by: Christine O. Avendaño Philippine Daily Inquirer 07/04/2013
The Supreme Court on Wednesday stopped the proceedings in the Sandiganbayan against retired Maj. Gen. Carlos Garcia that resulted from a plea bargain hammered out in February 2010 with then Ombudsman Merceditas Gutierrez downgrading plunder charges to lesser offenses.
The former comptroller of the Armed Forces of the Philippines is being tried for direct bribery and facilitating money laundering after the government dropped the P303-million plunder charges that carry a maximum penalty of life imprisonment.
Supreme Court spokesman Theodore Te said the tribunal’s Third Division, in issuing a temporary restraining order (TRO), acted on the certiorari petition filed by the Office of the Solicitor General (OSG) against the Sandiganbayan Special Second Division as well as the Office of the Ombudsman, the Office of the Special Prosecutor and Garcia. The Sandiganbayan division has not set a date yet for Garcia’s sentencing on the lesser charges under the deal that allowed Garcia, his wife, Clarita, and sons Ian Carl, Juan Paulo and Timothy Mark to walk away from the plunder charges.
Direct bribery is punishable by six to 10 years in jail, money laundering from seven to 14 years’ imprisonment.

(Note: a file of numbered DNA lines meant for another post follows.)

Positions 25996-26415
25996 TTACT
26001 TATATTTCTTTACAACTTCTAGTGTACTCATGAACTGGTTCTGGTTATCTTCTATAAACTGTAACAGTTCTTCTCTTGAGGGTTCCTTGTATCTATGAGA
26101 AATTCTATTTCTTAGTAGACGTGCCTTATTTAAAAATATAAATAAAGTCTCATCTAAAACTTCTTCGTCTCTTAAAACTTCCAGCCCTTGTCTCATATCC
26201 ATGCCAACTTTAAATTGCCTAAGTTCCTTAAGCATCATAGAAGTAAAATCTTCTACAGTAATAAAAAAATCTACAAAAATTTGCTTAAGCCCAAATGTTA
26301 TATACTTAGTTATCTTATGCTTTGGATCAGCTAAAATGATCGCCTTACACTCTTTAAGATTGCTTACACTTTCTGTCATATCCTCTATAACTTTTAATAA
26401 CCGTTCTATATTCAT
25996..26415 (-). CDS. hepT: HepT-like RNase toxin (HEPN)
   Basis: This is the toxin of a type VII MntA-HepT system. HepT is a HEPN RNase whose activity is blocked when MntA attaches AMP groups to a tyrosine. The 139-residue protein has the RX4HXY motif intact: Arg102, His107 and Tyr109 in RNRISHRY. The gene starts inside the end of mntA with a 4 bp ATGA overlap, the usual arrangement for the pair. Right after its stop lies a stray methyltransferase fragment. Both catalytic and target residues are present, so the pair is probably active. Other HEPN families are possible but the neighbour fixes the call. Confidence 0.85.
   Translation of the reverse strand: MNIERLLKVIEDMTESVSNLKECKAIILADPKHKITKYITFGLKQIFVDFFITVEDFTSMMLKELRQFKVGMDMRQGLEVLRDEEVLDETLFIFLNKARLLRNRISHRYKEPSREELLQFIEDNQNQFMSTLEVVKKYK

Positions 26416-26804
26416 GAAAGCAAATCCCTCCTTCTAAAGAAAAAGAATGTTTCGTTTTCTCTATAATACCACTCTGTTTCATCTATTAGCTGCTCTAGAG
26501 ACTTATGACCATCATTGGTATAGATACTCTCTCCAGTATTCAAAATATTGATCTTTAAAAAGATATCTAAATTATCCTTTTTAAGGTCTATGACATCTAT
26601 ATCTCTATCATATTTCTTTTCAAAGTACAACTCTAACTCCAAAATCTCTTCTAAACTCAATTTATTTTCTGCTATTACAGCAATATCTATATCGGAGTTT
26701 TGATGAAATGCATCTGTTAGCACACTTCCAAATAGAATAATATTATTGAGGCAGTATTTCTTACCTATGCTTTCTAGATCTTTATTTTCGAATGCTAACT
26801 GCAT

“Without giving due course to the petition, the court required the respondents to comment on the petition within 10 days from notice and in order not to render the instant petition moot and academic, issued a TRO effective immediately enjoining the respondent Sandiganbayan from continuing with the proceedings … and promulgating judgment based on the assailed plea bargaining agreement,” Te told a news briefing.
He also said the court also stopped the Sandiganbayan from implementing the Dec. 16, 2010, resolution approving Garcia’s request for bail.
The OSG, on orders of President Aquino, went to the Supreme Court after the Sandiganbayan denied the government lawyers’ bid to intervene in the proceedings and turned down their subsequent motion for reconsideration.
The plea bargain forced Gutierrez to resign in May 2011 before the Senate could start her impeachment trial for betrayal of public trust.
Gutierrez, who was appointed by former President Gloria Macapagal-Arroyo, was impeached by the House of Representatives for approving the Garcia plea bargain.
Justice Secretary Leila de Lima welcomed the high court’s action. “That’s a very good sign the Supreme Court would be able to take a really hard look at the issues and study the very significant issues raised in the petition of the OSG,” she said.